The FIFA World Cup 2018 will be held in Russia from June 14 to July 15, and a total of 64 matches will be held in 12 venues across 11 different cities, including Moscow (which has two host venues), St. Petersburg, Kaliningrad, Nizhny Novgorod, Kazan, Samara, Saransk, Volgograd, Rostov-on-Don, Sochi, and Ekaterinburg.44 Russian Deputy Prime Minister Vitaly Mutko predicted that approximately one million tourists will visit Russia for the event.45 While the World Cup venues are “hard targets” that are set to be protected with multiple layers of security, there will be no shortage of soft targets that terrorists could hit. There are four main terrorist threat vectors for attacks on both hard targets and 먹튀폴리스 사이트 soft targets. On December 16, 2017, the FSB announced that seven suspected followers of the Islamic State had been arrested for allegedly planning to carry out terror attacks in St. Petersburg. There have also been indications that Central Asian groups based in Syria have cooperated in overseas attack planning.
Because they are exciting, popular, and unique, and truly entertain sports fans and other groups in communities of the United States (U.S.), some of these events generate publicity and revenue for schools and their athletic conferences. On the eve of the FIFA World Cup, to be held in various cities across the western provinces of European Russia, the Russian Federation faces threats from homegrown terrorists from the Caucasus acting in the name of the Islamic State; Russian or CIS nationals who have trained and fought in Syria; terror cells inspired by the Islamic State; and lone wolves who may have been mobilized by online propaganda.42 It is clear, based on recent history, that there is both a strong motive for the Islamic State and other jihadi groups to attack Russia, and a pattern of attacks in the last three years that shows they have the capacity to inspire further attacks.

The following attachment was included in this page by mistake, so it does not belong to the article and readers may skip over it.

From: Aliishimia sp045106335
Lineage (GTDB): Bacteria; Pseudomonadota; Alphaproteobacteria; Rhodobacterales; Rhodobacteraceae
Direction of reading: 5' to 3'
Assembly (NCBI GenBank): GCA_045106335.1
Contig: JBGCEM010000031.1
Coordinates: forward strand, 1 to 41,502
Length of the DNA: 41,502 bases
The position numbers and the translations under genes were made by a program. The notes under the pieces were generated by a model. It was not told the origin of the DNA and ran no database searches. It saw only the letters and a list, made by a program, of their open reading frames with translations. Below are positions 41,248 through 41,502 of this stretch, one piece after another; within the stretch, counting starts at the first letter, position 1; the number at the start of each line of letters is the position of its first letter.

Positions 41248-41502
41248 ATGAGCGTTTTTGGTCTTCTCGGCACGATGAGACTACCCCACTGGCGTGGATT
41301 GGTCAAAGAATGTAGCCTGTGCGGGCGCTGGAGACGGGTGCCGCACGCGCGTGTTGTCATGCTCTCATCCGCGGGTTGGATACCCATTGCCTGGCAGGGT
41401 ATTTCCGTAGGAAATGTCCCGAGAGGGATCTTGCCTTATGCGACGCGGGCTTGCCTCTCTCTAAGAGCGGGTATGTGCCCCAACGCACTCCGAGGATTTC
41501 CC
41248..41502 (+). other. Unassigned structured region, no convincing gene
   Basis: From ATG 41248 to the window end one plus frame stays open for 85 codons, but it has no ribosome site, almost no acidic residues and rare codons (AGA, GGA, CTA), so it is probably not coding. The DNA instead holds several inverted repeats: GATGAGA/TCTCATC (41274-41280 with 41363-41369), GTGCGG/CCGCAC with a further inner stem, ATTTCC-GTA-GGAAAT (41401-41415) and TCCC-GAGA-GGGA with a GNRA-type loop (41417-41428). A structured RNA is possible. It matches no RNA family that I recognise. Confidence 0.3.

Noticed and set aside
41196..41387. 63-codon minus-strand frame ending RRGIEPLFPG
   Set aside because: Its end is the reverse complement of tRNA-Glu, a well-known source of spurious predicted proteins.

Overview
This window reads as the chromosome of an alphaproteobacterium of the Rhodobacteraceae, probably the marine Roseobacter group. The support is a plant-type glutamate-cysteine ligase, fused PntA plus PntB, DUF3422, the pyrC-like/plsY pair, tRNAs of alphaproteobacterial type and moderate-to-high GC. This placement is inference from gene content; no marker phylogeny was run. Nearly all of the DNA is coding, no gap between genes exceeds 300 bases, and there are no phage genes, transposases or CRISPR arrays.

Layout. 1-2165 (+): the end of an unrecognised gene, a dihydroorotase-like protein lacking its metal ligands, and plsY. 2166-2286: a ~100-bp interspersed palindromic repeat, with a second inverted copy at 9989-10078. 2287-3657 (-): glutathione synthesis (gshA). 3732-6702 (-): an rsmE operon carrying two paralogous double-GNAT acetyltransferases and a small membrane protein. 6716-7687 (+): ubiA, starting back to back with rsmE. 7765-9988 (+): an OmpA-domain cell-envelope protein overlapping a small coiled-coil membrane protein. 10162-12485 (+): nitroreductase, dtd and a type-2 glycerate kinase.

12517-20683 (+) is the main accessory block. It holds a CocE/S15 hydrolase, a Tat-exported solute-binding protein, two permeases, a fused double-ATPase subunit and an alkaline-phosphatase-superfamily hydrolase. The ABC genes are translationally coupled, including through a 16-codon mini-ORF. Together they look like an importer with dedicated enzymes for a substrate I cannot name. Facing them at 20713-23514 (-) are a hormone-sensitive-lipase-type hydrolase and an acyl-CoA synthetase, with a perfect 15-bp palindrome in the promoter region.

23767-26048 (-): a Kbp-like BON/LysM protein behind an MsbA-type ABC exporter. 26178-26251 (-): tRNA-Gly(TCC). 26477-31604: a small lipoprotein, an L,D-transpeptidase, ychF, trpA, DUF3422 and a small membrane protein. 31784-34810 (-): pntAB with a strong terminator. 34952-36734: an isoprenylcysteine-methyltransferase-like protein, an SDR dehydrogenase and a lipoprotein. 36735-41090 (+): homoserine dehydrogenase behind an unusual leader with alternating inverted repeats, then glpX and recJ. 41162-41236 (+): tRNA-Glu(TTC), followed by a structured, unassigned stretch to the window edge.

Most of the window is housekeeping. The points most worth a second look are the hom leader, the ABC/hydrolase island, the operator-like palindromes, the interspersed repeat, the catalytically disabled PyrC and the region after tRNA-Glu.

Russian authorities subsequently accused Abror Azimov, another Kyrgyzstan-born Russian citizen, of training Djalilov.31 Three weeks after the attack, a mysterious group claiming affiliation with al-Qa`ida, Katibat Imam Shamil (Imam Shamil Battalion) claimed responsibility, describing Djalilov as a “knight of Islam” who was dispatched under the directive of al-Qa`ida leader Ayman al-Zawahiri. They completed their second treble in a decade last year when they won Champions League, La Liga and Copa Del Rey title alongwith Club world cup and UEFA Super cup and all that was due to three of the most talented forwards in the world in Neymar, Messi and Suares. The simplest way to get the greatest discount is to shop at special discount occasions of the year like Flash Sale, Black Friday, Cyber Monday… It is in danger, and it will collapse when we get to you. There is also a danger that terror cells consisting of jihadi insurgents who have remained in the war-torn northern Caucasus region, especially in Dagestan and Chechnya, will try to carry out terrorist attacks. Sochi was also the de facto capital of an ancient Muslim ethnic group known as the Circassians who were largely wiped out or driven into exile by the Russians in the 19th century.